Android is far less ‘open’ than Google’s PR spinners would have you believe

invisibleSHIELD case for iPad“You thought Android was open? The Android governance model consists of an elaborate set of control points that allows Google to bundle its own services and control the exact software and hardware make-up on every handset. All this while touting the openness rhetoric that is founded on the Apache permissive license used in the Android SDK,” Andreas Constantinou blogs for VisionMobile.

“The openness rhetoric and the Google aura has attracted thousands of developers on the platform, at a time when the money equation is sub-par; consider that – compared to the Apple devices – Android handsets are around 9x less in volume and paid-for apps are available in 6x fewer countries,” Constantinou writes. “What’s even more fascinating is how closed Android is, despite Google’s do-no-evil mantra and the permissive Apache 2 license which Android SDK is under. Paraphrasing a famous line from Henry Ford’s book on the Model-T, anyone can have Android in their own colour as long as it’s black. Android is the best example of how a company can use open source to build up interest and community participation, while running a very tight commercial model.”

Google uses 8 control points to manage the make-up of Android handsets:
1. Private branches
2. Closed review process
3. Speed of evolution
4. Incomplete software
5. Gated developer community
6. Anti-fragmentation agreement
7. Private roadmap
8. Android trademark

Constantinou writes, “The Open Handset Alliance is another myth; since Google managed to attract sufficient industry interest in 2008, the OHA is simply a set of signatures with membership serving only as a VIP Club badge… With Android, Google aims to deliver a consistent platform to its own revenue-generating services. For now, this is the ad business. But in the future, Google is aiming at voice (reaching the billions who don’t have a data connection) and Checkout (i.e. becoming the Visa of mobile). Yet whatever the endgame, it’s worth realising that Android is no more open – and no less closed – than Windows Mobile, Apple OSX or PalmOS; it’s the smartest implementation of open source aimed at driving commercial agendas. Android is much less about the do-no-evil rhetoric that the PR spinners in Mountain View would like us to think.”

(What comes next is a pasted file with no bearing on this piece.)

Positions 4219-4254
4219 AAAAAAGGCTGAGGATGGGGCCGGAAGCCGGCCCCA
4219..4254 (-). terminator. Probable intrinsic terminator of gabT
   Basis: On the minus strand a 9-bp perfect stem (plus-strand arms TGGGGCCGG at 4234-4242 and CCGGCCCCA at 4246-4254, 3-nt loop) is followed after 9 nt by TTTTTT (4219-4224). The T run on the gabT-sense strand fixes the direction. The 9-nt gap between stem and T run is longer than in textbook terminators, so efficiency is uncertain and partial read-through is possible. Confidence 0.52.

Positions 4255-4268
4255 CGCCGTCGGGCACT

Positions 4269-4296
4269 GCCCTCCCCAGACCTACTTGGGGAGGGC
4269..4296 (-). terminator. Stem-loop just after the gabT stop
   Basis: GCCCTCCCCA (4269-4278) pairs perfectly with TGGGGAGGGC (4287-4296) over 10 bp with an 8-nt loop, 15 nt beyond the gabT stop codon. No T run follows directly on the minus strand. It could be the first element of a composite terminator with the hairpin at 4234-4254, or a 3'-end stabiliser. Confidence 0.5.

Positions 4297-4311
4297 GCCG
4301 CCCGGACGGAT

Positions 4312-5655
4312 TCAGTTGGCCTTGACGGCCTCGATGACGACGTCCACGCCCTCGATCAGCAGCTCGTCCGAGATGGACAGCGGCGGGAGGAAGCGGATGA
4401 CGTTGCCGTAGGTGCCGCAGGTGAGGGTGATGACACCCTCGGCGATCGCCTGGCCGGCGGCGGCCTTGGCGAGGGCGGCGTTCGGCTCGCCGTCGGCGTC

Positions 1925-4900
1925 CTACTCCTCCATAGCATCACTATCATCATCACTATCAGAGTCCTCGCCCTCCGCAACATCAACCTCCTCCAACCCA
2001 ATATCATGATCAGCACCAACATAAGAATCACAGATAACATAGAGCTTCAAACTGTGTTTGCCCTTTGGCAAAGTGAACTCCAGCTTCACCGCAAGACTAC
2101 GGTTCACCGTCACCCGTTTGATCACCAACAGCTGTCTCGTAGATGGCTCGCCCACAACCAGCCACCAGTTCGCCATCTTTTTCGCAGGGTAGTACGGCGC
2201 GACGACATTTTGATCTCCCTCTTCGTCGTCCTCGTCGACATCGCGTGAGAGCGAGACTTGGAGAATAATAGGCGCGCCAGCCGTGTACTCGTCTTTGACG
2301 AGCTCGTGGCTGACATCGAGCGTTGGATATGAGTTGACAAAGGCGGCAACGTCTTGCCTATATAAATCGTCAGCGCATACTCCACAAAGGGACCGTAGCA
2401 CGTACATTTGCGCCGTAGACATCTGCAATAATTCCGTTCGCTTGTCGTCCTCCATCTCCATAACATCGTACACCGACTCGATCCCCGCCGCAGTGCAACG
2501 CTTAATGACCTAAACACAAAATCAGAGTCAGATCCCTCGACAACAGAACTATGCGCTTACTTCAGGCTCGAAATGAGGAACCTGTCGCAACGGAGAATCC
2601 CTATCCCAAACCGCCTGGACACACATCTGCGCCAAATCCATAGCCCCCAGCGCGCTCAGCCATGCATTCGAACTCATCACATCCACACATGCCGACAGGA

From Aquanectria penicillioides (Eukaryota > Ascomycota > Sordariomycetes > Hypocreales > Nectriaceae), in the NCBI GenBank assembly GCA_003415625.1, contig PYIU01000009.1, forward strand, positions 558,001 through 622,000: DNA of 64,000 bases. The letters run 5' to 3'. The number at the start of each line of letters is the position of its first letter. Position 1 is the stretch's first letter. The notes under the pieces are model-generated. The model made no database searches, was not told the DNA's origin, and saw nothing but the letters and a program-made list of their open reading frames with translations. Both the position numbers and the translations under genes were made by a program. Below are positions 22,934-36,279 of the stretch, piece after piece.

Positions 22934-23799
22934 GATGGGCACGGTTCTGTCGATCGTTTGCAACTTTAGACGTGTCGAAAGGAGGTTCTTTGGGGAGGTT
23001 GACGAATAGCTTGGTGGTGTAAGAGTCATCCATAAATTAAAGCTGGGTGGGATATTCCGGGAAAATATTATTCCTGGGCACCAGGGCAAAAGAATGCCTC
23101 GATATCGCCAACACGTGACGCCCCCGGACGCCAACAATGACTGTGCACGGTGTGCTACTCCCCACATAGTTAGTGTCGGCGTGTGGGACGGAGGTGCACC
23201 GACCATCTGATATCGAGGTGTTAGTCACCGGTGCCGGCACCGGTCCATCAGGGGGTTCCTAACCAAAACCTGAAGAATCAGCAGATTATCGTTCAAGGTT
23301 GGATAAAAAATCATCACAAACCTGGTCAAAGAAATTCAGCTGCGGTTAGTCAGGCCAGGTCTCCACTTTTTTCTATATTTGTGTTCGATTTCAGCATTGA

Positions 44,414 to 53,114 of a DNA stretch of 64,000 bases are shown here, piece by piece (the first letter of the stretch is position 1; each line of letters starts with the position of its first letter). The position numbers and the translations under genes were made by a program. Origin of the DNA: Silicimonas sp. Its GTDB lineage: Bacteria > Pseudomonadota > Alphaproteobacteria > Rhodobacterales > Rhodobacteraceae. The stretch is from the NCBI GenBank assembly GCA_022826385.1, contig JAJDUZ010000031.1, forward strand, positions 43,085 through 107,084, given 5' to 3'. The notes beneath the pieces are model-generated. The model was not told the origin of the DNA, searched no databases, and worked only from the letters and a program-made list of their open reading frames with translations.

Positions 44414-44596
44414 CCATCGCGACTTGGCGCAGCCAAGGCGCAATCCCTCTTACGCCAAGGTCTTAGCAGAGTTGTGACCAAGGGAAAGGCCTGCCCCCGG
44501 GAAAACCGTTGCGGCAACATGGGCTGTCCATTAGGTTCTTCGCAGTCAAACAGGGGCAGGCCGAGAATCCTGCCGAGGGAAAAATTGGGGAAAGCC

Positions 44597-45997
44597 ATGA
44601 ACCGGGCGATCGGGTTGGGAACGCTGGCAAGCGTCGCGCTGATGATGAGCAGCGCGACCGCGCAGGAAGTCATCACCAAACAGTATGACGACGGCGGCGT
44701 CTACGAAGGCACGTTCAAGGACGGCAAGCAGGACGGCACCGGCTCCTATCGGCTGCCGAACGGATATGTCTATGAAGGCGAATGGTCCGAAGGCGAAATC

Much more in the full article, including the 8 point above explained, here.

44 Comments

  1. Between Google, Adobe, Nokia and Microsoft
    Apple looks like U.S. in World War II fighting
    Germany, Japan, and the Fascist symphatizers.

    But just like the U.S. in the 1940s’ Apple too has
    unique weapons, in OS X iTunes and iPhone OS.

    I expect Google, Adobe, Nokia and Microsoft to
    find this out soon.

  2. It’s amusing. Reading this article makes me feel like I’m watching glen beck. Just blatently attacking its competition, twisting facts, and desperetly trying to point out meaningless things that noone actually cares about. All just to put down Android, while not proving anything.

    Android isn’t open becuase everything little thing it’s about it can be changed by anyone. It’s open because people, like Cyanogen, can take most current publicly released verison and play with it as they please without legal issue. Something you can only dream of using an iPhone.
    That and because Google doesn’t charge makers to use it.

    But don’t forget, the ONLY reason Google is doing any of this IS TO MAKE MONEY. That doesn’t make this a closed system, it just makes Google a business.

  3. This article is surely some kind of joke? Apple are so “open” they won’t even allow Flash or 3rd party development suites on their platform! Thank you guys for giving me such a laugh ” width=”19″ height=”19″ alt=”smile” style=”border:0;” />

  4. Okay — so I have a friend who had a big influence in me switching to a Mac. But this friend is also a Flash Developer (ducks) and he’s really getting pissed off at Apple and he says he’s going to get an Android phone ‘because they’re more open.’